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Plans for the
Irish female immigration

Keith Tankard
Knowledge4Africa.com
Updated: 14 October 2009
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Even before the German military settlers left Britain, Sir George Grey was mooting the idea that German peasant families be sent out to accompany the military men but Henry Labouchere, Secretary of State for Colonies, was against the plan because of its financial implications.

Sir George attempted to persuade him to change his mind, arguing that the lack of females would be disastrous to the whole community.

It would, he said, cause "great immorality .... and great expense". The legionnaires, he stated, would "roam the country in search of females", would probably "be frequently murdered by the native populations" and would be "quite useless" as a defence for the colony.

The Secretary of State, however, was not prepared to be persuaded. He agreed that it was important "to procure in every country a due proportion of Female to Male Inhabitants" but he believed that money should rather be spent on sending out respectable single women and balance the population in that manner.

Labouchere further believed that there would be no difficulty in finding large numbers of "respectable young women" in Northern Ireland who could be willing to emigrate to the colonies.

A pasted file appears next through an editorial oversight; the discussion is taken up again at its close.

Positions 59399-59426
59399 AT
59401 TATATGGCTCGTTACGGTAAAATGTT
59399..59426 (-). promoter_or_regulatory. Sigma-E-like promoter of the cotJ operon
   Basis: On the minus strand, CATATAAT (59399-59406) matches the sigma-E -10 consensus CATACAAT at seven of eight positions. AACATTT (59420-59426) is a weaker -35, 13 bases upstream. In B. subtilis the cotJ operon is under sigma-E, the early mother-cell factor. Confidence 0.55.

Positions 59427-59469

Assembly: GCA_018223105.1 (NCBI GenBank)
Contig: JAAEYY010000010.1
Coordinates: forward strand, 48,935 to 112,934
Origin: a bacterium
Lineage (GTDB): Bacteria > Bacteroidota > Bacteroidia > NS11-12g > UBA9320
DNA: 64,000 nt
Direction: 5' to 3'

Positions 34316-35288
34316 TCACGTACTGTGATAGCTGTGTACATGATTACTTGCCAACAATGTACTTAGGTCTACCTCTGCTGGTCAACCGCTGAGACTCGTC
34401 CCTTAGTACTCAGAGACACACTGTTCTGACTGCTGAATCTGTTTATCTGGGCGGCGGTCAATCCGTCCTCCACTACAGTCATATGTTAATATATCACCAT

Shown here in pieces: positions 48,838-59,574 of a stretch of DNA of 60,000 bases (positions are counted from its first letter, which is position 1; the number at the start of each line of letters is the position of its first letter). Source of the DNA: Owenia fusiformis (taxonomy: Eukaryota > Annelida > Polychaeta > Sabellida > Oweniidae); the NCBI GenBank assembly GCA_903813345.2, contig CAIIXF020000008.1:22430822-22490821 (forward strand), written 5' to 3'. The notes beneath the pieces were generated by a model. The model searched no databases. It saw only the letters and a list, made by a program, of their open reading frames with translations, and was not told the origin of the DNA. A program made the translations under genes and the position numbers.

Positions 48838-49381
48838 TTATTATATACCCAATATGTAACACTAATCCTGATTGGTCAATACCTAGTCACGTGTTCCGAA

Considerable parties of orphans and other single women had been obtained there at different periods, he wrote, and these had proved "to be strong and healthy and of respectable character". He would, he said, instruct the Emigration Commissioner "to take an early opportunity of sending out a party of such emigrants".

It was evident, he said, that "an Emigration of that kind" must have a far greater effect "on the proportion of females to the community" than a much larger one "composed of married couples and their children".

Labouchere went on to explain that he would charter a ship which would proceed directly to East London. It would not call at Cape Town, however, as this would increase the cost of the voyage. It might also "unsettle the minds of the Emigrants", presumably if they were to compare the uncivilized frontier where they were to find themselves with the beauty and civilization of Cape Town.

He concluded by instructing Sir George to make preparations for the women's reception. There should be some place, he wrote, in which they could be lodged and maintained on first landing. Steps should also be taken to aid them in finding employment until they were absorbed into the population.

Labouchere presumably had marriage in mind.

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